The National Judicial Council has given the suspended Chief Justice of Nigeria, Walter Onnoghen, and the acting CJN, Tanko Muhammad, seven working days to respond to petitions against them.
The council gave the ultimatum at its emergency meeting held in Abuja on Tuesday. The two men did not attend the meeting.
A former President of the Court of Appeal, Justice Umar Abdullahi, presided over the meeting as the interim chairman.
President Muhammadu Buhari had suspended Onnoghen on Friday based on an ex parte order of the Code of Conduct Tribunal, which ordered him to step aside.
The President swore in Muhammad in his place in an acting capacity.
The NJC also referred a petition against the CCT Chairman, Danladi Umar, to the Federal Judicial Service Commission.
According to a press release by the NJC’s Director (Information), Soji Oye, the council took the decisions after considering four petitions filed at its secretariat.
The statement explained that the petition against Onnoghen was by Zikhrillahi Ibrahim of the Resource Centre for Human Rights and Civil Education while two petitions against Muhammad came from Centre for Justice and Peace Initiative, and Olisa Agbakoba (SAN).
It added that the petition against Umar was authored by the Centre for Justice and Peace Initiative. CCT Chairman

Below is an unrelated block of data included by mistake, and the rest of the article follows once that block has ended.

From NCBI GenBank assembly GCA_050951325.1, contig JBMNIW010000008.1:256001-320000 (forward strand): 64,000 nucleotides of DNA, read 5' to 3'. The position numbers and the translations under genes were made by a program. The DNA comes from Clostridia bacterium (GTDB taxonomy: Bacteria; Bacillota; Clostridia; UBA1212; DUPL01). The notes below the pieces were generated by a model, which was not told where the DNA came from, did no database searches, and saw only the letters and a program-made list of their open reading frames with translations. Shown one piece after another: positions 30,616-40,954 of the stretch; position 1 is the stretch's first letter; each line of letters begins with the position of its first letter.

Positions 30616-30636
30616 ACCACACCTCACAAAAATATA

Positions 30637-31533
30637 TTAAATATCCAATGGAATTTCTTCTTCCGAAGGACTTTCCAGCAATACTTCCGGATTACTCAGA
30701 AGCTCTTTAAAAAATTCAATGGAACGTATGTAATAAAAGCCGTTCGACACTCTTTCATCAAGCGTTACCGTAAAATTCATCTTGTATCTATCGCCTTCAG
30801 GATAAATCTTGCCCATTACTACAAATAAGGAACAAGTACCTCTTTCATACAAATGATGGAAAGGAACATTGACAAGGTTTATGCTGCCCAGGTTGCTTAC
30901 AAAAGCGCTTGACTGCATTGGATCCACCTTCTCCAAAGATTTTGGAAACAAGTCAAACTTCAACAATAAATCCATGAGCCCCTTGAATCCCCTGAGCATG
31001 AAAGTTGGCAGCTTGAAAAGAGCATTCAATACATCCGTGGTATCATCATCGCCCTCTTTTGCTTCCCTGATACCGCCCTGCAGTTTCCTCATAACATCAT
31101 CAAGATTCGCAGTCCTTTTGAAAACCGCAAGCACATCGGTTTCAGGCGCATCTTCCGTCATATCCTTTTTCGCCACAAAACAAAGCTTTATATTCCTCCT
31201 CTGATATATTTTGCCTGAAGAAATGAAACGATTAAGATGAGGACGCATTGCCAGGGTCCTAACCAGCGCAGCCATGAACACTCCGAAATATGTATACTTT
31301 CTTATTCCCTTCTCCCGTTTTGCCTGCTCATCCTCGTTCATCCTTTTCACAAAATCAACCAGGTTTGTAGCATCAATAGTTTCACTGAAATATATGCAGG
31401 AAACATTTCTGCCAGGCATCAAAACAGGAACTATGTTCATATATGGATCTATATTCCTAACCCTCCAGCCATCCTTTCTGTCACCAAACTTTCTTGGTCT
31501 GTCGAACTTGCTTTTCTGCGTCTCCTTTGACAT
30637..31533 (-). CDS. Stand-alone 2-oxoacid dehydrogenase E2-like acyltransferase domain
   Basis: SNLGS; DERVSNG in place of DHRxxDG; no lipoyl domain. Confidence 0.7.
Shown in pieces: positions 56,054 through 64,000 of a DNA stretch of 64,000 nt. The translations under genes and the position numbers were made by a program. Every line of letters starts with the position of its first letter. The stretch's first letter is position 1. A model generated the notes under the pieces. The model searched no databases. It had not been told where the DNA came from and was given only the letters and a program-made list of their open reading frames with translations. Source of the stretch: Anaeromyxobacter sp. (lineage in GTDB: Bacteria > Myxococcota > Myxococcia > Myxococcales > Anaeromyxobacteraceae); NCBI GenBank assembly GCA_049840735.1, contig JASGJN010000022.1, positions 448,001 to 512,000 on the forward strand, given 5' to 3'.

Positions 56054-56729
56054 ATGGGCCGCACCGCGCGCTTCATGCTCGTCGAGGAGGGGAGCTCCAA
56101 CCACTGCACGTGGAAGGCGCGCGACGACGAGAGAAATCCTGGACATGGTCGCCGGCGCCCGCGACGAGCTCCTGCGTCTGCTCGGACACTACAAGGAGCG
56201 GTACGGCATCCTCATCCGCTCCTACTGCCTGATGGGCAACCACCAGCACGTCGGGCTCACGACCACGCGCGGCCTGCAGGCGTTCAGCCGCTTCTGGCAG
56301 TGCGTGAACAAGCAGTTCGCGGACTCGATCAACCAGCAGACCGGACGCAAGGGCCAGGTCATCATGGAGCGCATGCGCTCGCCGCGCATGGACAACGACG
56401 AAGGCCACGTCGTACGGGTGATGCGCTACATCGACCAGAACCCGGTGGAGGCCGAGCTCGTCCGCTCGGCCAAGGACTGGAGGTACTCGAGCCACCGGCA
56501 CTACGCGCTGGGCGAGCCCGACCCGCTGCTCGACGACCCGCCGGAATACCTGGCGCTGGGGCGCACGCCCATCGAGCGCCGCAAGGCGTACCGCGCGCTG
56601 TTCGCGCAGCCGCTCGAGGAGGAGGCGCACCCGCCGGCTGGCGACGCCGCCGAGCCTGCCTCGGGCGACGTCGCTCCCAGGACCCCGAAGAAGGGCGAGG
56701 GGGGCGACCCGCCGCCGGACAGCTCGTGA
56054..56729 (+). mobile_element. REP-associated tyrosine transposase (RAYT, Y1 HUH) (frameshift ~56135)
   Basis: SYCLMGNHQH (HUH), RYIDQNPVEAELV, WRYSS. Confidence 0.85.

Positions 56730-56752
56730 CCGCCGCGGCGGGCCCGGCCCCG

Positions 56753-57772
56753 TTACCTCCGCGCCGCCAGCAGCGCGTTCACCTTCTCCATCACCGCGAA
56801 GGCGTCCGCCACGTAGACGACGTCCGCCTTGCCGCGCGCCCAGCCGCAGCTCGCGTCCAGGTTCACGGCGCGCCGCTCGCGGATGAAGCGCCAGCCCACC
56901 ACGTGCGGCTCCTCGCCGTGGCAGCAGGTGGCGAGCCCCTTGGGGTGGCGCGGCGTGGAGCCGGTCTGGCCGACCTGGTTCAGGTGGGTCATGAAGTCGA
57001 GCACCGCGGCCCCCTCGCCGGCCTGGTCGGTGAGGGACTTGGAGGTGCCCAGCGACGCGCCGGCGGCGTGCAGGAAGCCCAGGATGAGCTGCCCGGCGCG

The statement added, “Council referred the petition against Honurable Danladi Yakubu Umar to the Federal Judicial Service Commission, which is the appropriate constitutional body empowered to deal with it.
“In line with its procedure, council also forwarded the petitions against Honourable Justices W.S.N. Onnoghen, (GCON) and I. T. Muhammad (CFR), to them for their responses.
“In view of the gravity of the matters involved, council abridged the usual response period from fourteen (14) to seven (7) working days for the honurable Justices to respond.”
Oye said the council would reconvene on February 11.
Onnoghen appeals his suspension, Muhammad’s inauguration
Meanwhile, Onnoghen, has asked the Court of Appeal in Abuja to nullify the CCT’s ex parte order which formed the basis for Buhari’s decision to suspend him last Friday.